water softener regeneration

Water Softener Regeneration: All Facts You Should Know

Water softener regeneration is the process by which the water softener flushes out the minerals it has absorbed from the hard water so that it can keep softening fresh water as it enters. Continue reading, you will learn more about water softener regeneration.

What is Water Softener Regeneration?

Water softener regeneration is the process by which the water softener flushes out the minerals it has absorbed from the hard water so that it can keep softening fresh water as it enters. Your water softener replaces calcium and magnesium ions with sodium ions when it processes hard water. The resin bed is where this procedure takes place. Your water softener must remove the harsh minerals from the resin bed when it becomes saturated for this system to work.

How Does Water Softener Regeneration Work?

The water softener’s regeneration process is the most complex. A saltwater solution (brine) must be flushed through the system to clean it once the resin has successfully trapped all of the hardness minerals it is capable of.

Using the block salt that has been loaded into the machine, the water softener is flushed for 10 minutes as part of the regeneration process. To guarantee that softened water is continuously supplied to your home, each cylinder is cleaned individually. Your system won’t ever get any hard water.

In order to prepare the water softener for the subsequent service cycle, the water is used to flush the regenerate, which is a brine (salt solution), through the water softener. The water softener’s design, size, and efficiency all affect how many liters are used for each regeneration.

What Happens During the Regeneration Process?

During the regeneration process, the water softener floods the resin with brine water, thereby “cleaning” the hard minerals off the resin and sending them down the drain.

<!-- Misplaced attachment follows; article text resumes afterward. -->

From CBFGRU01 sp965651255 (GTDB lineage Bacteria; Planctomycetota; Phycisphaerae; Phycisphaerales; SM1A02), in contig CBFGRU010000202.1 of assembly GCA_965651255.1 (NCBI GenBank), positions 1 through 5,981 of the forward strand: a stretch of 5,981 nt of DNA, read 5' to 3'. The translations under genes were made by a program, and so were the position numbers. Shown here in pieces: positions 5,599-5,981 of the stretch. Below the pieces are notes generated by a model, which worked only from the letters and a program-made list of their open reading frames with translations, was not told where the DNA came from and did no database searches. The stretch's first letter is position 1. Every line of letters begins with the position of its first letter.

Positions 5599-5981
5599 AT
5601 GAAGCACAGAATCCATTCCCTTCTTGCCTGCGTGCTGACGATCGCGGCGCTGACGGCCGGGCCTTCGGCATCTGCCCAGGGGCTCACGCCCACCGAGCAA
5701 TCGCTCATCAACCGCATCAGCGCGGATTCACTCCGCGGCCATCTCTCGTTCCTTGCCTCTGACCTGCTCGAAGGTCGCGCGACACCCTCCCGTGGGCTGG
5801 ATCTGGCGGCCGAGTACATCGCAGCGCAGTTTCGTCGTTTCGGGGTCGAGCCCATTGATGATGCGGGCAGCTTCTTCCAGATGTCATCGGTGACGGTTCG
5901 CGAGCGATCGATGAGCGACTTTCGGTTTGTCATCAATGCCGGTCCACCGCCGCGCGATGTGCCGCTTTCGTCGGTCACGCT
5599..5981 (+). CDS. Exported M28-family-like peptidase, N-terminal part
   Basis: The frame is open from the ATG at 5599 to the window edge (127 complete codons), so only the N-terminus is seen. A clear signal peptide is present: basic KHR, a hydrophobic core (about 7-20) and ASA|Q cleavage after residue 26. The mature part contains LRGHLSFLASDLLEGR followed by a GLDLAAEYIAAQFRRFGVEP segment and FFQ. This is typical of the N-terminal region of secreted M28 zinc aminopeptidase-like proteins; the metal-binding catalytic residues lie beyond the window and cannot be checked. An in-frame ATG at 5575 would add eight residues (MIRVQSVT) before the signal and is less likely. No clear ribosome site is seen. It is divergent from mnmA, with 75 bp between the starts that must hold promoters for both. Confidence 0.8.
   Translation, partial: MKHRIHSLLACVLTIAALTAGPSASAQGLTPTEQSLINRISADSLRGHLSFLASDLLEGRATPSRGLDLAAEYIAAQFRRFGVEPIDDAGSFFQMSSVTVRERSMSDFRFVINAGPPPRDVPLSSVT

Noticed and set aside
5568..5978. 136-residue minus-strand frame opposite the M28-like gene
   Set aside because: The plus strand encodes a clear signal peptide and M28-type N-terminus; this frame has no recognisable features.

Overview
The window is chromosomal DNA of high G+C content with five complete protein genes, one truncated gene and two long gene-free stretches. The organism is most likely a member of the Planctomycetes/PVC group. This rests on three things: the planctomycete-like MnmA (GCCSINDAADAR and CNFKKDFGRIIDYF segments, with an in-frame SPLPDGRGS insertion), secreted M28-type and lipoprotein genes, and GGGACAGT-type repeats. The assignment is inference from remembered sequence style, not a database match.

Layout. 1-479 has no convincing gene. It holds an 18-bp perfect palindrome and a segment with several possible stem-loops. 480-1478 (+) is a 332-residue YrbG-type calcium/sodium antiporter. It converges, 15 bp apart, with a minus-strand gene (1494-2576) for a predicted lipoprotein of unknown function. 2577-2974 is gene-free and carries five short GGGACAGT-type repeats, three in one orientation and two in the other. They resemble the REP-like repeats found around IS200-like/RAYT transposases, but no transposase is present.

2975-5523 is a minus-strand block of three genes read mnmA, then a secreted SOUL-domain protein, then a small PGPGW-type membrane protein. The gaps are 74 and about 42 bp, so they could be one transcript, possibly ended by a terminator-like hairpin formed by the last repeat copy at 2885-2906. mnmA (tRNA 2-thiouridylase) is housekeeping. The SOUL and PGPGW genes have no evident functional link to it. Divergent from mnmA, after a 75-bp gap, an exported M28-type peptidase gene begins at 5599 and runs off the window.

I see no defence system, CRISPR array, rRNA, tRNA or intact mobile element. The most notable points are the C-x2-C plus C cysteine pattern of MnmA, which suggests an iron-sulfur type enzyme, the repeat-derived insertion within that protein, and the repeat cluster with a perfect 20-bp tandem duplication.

The water softener’s softening resin is now clean and prepared to start softening water once more. Depending on water usage, this cycle is repeated around once a week, giving your home consistently soft water.

Why Does a Water Softener Regenerate?

In ion-exchange water softeners, hard water is passed through a bed of resin beads. Calcium and magnesium from hard water minerals come into contact with the resin as it ages. As hard water passes through the bed, each bead attracts and holds the minerals in the water that make it “hard.” This is called “ion-exchanging,” and works much like a magnet attracting and holding metals. From the water softening system, soft water (without hard minerals) then continues to flow to the home’s water pipes.

Over time, as the hardness minerals are trapped in the resin, the resin fills up and the system will regenerate or recharge to remove the trapped hardness minerals so it can start the softening process again. Demand regeneration is often considered more efficient in both salt and water usage because the system only regenerates when it meets a pre-set softening capacity instead of simply regenerating on a given day, whether it needs regeneration or not.

water softener regeneration

What Are the Benefits of Soft Water?

Soft water leads to: